Social media measurement has come a long way in a short amount of time. A few years ago, social media teams didn’t always have the data they needed to make informed decisions. The direction of a social program was guided by your gut, and social media investment was difficult to justify.
Marketers today have access to every tweet that goes out, we can measure every post on a page, and provide channel analysis for networks that didn’t even exist back then. Now if you’re not careful, you can find yourself staring at more data than you know what to do with.
Social media data is valuable when it’s consumable, shareable, and acted on. It’s no longer about how much you can measure; it’s about measuring what matters to your brand and turning that information into actionable insights.
Let’s dive into Simply Measured’s Facebook Fan Page Report and look at how it can be used to deliver insights that can shape brand tactics on Facebook.
1. Correlate Trended Data
The relationship between admin posts and fan engagement can indicate whether your brand is posting too much, too little, or whether the quality of content is inconsistent.
The chart above shows that fan engagement on the page is typically around 5K likes and comments per day, regardless of the number of posts. Large spikes in fan engagement occur infrequently and don’t correspond with peaks in admin posts.
These observations offer insight that additional content is less likely to increase fan engagement than improving the quality of admin posts. The action to be taken is to spend less time posting and more time digging up content. Focusing on the content responsible for your brand’s engagement peaks (upper right) can help guide your efforts.
2. Segment Engagement
A look at segmented fan engagement with brand posts can show you how users are engaging with your content. All forms of engagement help ensure that fans continue to see your posts in their news feed, but shares are the most effective at bringing your content to a larger audience. Look for instances where shares are increased, see what caused them and try to reproduce your findings.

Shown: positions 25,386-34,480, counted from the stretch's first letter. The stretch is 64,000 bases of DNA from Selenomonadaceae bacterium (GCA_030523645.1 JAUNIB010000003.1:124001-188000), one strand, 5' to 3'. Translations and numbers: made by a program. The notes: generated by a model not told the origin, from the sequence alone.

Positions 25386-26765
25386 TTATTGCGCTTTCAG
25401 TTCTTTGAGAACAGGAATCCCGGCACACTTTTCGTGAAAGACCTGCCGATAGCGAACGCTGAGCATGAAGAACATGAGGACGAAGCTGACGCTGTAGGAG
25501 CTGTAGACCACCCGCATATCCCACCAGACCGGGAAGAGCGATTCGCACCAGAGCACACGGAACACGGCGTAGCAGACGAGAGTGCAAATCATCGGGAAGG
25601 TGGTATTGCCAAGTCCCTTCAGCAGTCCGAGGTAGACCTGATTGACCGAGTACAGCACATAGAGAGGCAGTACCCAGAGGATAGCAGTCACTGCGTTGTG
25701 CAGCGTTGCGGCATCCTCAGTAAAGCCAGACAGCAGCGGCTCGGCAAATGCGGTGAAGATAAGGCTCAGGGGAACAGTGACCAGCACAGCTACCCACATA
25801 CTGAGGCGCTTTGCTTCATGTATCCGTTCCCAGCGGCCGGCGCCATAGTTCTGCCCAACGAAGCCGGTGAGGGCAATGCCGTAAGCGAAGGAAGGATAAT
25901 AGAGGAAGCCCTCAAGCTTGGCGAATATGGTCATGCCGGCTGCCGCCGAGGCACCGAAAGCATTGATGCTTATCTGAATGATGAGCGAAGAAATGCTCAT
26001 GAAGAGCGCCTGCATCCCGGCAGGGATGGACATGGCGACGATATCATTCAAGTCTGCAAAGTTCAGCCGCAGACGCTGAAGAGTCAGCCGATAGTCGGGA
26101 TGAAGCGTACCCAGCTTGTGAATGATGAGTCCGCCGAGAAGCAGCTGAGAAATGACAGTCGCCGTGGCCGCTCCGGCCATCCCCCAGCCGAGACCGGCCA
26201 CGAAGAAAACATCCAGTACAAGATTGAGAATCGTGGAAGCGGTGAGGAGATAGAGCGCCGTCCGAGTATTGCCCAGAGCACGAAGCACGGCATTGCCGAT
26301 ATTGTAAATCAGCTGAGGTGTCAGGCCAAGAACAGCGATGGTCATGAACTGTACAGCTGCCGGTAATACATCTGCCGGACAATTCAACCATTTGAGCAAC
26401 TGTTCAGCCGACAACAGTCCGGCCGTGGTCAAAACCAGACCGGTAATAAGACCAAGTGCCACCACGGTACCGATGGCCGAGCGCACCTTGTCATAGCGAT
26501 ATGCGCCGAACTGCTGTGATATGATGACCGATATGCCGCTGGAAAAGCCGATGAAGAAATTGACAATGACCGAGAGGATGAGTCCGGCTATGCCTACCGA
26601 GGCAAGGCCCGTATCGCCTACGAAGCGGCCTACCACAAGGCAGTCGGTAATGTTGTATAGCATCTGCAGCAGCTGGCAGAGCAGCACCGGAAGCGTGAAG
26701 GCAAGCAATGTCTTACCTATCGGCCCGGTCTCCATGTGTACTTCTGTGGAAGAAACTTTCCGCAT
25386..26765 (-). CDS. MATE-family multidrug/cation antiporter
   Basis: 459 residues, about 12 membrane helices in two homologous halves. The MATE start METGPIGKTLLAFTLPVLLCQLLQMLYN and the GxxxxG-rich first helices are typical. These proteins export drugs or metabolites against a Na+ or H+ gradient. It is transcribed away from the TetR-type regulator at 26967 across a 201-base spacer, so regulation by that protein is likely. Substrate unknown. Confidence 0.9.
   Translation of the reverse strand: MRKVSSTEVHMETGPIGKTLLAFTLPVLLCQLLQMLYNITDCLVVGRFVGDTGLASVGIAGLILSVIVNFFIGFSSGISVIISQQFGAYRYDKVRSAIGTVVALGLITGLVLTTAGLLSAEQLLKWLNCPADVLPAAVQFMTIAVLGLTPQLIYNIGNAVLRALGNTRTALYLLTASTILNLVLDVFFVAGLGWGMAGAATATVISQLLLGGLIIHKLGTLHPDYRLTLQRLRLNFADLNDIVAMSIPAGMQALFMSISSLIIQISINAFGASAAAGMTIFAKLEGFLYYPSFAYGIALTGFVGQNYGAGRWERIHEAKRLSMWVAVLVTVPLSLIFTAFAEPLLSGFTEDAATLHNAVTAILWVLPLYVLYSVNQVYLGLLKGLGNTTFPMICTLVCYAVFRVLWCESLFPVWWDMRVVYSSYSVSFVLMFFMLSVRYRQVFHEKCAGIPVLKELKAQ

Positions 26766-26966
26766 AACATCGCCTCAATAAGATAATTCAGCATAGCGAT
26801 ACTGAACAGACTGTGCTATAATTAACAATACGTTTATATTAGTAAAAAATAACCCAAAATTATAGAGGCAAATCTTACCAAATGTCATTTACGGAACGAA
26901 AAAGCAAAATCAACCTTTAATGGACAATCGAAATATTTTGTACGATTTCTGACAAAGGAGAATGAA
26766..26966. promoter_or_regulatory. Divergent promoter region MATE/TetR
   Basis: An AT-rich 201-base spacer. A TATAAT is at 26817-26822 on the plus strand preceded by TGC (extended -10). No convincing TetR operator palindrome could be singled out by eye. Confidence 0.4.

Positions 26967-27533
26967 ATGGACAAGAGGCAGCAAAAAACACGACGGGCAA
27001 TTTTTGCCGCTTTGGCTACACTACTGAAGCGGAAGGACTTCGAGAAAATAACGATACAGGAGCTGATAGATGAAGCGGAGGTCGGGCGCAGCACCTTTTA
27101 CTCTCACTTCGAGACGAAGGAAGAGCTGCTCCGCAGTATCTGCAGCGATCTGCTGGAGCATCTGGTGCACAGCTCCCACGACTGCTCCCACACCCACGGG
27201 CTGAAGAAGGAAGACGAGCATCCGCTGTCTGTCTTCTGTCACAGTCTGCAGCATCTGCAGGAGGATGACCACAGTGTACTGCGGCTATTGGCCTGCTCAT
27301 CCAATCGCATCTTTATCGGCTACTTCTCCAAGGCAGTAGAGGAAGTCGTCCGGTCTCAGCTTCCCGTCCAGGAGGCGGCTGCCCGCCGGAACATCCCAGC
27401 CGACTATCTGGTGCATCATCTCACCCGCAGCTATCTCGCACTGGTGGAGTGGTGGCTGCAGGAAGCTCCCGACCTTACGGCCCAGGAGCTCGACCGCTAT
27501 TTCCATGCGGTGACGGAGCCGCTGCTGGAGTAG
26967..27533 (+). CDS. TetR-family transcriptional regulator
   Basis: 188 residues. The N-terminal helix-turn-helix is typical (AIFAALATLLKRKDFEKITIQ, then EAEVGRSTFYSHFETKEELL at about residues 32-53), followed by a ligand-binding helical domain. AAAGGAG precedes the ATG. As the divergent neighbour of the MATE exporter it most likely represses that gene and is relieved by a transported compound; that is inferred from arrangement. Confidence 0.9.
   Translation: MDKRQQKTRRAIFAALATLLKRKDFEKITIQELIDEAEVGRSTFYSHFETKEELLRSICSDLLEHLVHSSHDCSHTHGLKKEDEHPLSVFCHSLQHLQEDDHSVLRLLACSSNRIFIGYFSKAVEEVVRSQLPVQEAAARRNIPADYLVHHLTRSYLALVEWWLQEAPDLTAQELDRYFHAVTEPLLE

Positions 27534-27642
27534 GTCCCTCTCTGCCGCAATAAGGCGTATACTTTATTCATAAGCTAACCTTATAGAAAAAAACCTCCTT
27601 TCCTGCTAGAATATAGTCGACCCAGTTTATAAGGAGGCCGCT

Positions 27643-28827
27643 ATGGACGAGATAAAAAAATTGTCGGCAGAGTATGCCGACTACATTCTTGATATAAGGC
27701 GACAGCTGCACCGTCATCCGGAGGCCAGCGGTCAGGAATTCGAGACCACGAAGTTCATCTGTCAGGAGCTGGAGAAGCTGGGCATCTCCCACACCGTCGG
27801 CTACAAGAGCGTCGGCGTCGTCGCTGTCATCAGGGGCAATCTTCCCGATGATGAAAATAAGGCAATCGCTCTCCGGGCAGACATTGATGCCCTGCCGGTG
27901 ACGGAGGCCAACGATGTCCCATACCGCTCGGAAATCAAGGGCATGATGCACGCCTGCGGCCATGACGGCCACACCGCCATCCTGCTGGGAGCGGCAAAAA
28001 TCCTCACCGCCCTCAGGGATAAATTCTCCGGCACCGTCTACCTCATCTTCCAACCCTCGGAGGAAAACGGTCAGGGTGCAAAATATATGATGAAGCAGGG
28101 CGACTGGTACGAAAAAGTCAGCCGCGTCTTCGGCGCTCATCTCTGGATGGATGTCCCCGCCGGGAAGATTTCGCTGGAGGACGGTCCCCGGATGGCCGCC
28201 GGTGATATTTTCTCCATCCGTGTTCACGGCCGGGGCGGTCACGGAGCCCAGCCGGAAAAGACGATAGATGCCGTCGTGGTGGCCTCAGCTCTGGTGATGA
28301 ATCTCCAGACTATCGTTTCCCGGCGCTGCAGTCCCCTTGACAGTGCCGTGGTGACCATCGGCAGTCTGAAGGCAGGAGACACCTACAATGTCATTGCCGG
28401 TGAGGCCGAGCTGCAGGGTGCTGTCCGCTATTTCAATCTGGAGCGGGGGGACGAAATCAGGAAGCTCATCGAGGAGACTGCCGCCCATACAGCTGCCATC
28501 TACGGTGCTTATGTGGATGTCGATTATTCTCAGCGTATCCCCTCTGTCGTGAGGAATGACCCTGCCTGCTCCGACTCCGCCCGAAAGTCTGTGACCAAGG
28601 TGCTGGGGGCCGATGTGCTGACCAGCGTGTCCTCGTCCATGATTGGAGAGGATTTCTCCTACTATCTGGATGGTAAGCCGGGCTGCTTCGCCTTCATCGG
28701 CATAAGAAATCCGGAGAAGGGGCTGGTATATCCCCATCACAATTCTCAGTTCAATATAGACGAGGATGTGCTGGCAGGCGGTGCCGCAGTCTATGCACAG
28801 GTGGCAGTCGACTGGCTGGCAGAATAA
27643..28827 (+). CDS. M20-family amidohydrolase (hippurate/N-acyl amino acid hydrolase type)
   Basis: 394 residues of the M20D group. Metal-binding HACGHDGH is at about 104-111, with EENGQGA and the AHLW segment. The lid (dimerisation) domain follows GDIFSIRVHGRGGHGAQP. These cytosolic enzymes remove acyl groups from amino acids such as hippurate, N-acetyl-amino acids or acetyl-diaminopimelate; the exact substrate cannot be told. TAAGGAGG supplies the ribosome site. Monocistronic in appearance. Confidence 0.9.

Optimize for content that drives engagement, especially shares. Posts and fan engagement by type (shown below) can help determine which types of content to continue posting, and which types of content have room for improvement.
In the chart above, photos were the most successful admin posts and also the most frequently posted. This shows that the page is doing a good job of providing visual content to its audience. Links and videos didn’t perform all that well, and no status posts were made.
This brand should work to optimize its content strategy by continuing to post plenty of pictures, experiment with audience engaging status updates, and analyze which of its videos and links were most successful so that it can improve audience engagement with those post types.
3. Analyze Outliers
Growing an audiences is, or should be, a goal for every fan page out there, but it can be a difficult to interpret changes in fan growth, and even more difficult to take actions that lead to improvement.
Viewing trended fan growth (above) can help identify outliers that result from successful strategies or represent opportunities for improvement. For example, the 133% increase in new fans on 10/5 might offer insight to successful engagement strategies and the unusually slow growth on 10/25 might indicate issues with posting cadence.
Fan growth results from a brand being top of mind and contributing content that resonates with users. Learn from both peaks and valleys in fan growth and assess what your content has to offer users as you work to optimize your brand’s content strategy.
4. Get Granular: Day and Time Analysis
Viewing activity by day and time can help you determine the best time to post, and help you manage your social team’s resources.
In the example above, morning posts cause comment response to peak between 10:00 and 11:00am. Comments then subside again until after the lunch hour and peak again later in the evening. Brand posts are limited almost exclusively to weekdays and as a result, few comments are seen on the weekends.
If it hasn’t already done so, this brand should experiment with weekend posts to generate additional engagement. Make sure that engagement isn’t being constrained by when you choose to post.
Additionally, fan response should be prioritized during peak hours for fan engagement, and content creation and planning should be made a key focus for community managers during hours of low fan engagement.
These are just some of the ways you can use Simply Measured’s Facebook fan page report to create actionable insights. To get reporting that will help your brand shape its social strategy, request a trial of Simply Measured, or take a look at our Free Report Marketplace.